NSF Award Powers New Technology for Electric Vehicles
Yue Zhao, assistant professor of electrical engineering, has received a $500,000 grant from the National Science Foundation’s Faculty Early Career Program to support his research on silicon carbide motor drives.
Silicon carbide devices can be used to make high-power motor drives to power electric and hybrid electric vehicles, and “more electric” aircraft and ships. Developing vehicles that use electric power along with, or instead of, fossil fuels is an important step in increasing the sustainability of the transportation industry, Zhao explained.
Motor drives convert DC power from a vehicle’s battery into the AC power that runs the traction motor. In order to do this, the power electronic devices in the motor drive need to be switched on and off quickly to create an alternating current. The power electronic devices in existing motor drives, which are made of silicon, normally have a switching frequency of less than 10 kilohertz. The silicon carbide motor drive that Zhao is working on could achieve a switching frequency between five and 10 times faster.
In addition to this higher switching frequency, silicon carbide also enables a higher power density. For example, silicon carbide motor drives that are only 20 percent the size of their silicon counterparts can deliver the same amount of electric power. Silicon carbide devices can also withstand higher temperatures.
Zhao explained that the high switching frequency and power density of these drive systems also presents challenges. The fast switching of power electronic devices creates a lot of heat in a confined space, and it generates electromagnetic interference, which can compromise the performance of the vehicle. His research will address these challenges through a new approach to controlling the motor drive, which he calls a dual-core control framework.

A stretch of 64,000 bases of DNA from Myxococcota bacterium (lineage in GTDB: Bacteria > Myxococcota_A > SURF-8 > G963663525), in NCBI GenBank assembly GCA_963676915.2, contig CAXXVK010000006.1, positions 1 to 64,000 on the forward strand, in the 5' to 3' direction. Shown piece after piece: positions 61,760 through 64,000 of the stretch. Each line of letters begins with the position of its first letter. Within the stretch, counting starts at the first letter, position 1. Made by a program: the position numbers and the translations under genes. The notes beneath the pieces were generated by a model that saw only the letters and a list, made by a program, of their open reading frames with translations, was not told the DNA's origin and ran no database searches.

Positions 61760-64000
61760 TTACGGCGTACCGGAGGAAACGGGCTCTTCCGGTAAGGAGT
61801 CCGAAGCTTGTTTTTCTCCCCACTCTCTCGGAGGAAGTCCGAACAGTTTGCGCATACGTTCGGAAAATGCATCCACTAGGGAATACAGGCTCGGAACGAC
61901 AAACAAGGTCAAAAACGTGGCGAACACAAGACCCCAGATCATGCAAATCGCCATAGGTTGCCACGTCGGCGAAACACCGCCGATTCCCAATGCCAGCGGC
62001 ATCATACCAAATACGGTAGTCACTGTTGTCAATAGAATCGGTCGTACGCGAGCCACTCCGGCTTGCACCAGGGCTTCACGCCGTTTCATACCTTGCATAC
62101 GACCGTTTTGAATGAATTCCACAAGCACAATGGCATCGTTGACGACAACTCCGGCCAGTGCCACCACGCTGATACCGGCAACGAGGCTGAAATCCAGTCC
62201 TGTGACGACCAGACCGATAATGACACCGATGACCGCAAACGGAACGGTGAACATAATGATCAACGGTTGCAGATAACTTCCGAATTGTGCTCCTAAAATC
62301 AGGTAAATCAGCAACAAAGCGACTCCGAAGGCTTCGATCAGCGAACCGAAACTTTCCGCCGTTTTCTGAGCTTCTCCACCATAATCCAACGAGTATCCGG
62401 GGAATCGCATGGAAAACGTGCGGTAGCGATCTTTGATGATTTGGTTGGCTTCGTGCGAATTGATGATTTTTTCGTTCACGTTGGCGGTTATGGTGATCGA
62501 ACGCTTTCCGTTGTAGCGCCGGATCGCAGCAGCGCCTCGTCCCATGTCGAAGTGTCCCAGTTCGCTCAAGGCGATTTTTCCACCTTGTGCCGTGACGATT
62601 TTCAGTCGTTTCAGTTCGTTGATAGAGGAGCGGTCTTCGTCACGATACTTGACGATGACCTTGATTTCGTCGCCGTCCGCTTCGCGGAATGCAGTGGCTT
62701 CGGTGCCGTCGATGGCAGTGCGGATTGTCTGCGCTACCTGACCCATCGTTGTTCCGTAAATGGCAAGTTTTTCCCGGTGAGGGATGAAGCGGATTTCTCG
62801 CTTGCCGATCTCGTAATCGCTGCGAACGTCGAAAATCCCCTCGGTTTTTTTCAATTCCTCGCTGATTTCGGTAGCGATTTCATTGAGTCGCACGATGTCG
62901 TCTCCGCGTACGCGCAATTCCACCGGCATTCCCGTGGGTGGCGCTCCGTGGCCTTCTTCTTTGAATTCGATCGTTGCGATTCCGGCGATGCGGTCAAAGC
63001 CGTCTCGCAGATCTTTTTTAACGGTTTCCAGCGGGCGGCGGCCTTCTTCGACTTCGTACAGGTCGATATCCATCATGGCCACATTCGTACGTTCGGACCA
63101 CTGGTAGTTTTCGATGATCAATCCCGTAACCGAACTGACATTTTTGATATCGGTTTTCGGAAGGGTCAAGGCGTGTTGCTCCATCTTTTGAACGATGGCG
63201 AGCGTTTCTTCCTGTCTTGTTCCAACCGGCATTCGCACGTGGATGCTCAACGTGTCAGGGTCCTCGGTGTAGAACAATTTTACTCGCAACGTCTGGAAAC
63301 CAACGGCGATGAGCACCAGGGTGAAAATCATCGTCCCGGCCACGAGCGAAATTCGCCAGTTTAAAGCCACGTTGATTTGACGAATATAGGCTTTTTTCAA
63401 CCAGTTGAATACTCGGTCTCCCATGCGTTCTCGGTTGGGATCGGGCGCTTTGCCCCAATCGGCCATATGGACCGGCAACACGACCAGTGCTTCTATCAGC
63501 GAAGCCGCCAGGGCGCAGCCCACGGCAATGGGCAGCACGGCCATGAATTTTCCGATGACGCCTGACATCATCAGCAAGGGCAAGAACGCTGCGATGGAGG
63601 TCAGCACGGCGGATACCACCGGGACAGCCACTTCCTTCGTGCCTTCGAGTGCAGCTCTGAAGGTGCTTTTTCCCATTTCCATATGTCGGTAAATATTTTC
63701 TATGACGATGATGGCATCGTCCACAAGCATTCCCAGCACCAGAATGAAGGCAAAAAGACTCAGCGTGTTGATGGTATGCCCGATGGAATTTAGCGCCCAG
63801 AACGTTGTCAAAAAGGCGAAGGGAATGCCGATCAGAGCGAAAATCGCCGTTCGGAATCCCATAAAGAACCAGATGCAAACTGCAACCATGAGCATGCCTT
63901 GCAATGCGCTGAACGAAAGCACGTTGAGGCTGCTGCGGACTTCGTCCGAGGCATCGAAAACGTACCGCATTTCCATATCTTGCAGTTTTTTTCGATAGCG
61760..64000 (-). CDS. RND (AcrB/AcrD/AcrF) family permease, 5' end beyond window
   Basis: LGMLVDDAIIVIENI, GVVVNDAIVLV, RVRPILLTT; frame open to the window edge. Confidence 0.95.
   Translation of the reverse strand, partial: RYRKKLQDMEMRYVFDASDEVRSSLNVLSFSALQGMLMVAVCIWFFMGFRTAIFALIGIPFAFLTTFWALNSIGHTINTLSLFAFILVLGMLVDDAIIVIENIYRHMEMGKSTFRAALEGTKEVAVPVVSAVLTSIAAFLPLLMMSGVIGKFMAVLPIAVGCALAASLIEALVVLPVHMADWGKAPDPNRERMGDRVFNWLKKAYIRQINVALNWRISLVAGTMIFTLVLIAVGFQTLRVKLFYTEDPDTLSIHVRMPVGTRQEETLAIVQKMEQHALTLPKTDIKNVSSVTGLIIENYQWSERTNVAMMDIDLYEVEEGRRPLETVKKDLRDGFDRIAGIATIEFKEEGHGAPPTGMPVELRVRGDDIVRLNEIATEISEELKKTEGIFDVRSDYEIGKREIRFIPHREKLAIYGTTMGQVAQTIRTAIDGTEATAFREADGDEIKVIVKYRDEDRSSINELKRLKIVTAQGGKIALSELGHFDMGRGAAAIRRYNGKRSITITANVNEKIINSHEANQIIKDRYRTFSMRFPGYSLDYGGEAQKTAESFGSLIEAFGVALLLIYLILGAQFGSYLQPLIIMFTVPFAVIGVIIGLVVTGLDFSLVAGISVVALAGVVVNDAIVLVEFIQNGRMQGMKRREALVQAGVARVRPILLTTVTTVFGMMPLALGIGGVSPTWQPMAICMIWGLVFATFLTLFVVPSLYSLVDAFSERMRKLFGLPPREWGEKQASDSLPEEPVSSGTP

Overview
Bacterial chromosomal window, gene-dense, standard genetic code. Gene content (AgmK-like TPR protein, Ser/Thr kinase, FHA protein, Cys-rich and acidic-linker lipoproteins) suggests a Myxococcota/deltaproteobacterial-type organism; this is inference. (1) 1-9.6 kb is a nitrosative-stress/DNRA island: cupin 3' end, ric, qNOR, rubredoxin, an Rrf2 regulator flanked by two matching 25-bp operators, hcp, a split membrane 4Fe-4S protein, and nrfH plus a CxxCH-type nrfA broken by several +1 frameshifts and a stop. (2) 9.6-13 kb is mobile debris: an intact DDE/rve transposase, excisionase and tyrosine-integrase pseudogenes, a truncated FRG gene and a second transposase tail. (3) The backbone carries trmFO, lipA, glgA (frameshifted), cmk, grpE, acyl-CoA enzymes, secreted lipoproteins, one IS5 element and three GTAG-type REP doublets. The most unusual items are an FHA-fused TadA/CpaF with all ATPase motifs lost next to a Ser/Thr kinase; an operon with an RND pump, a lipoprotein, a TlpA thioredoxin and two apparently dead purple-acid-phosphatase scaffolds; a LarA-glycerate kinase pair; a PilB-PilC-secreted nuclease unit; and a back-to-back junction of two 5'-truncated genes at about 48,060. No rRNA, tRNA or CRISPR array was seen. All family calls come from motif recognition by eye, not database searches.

In Zhao’s framework, the performance of both the motor and the drive system will be monitored and a control algorithm will continuously optimize the switching sequence, making the system more efficient than traditional motor drives. This approach will minimize the amount of heat and electromagnetic interference that is produced by the drive system.
Zhao explained that there is a lack of facilities capable of testing this kind of technology at the power level necessary to run an airplane or a ship. His NSF award will also support an effort to build on the capabilities of the U of A’s National Center for Reliable Electric Power Transmission, a six megawatt power electronics testing facility. Zhao will develop a unique testbed at the center in order to test his designs and increase the U of A’s capability for future research in this area. Zhao will also integrate graduate and undergraduate research and K-12 outreach and education efforts, to provide learning opportunities for students interested in power electronics.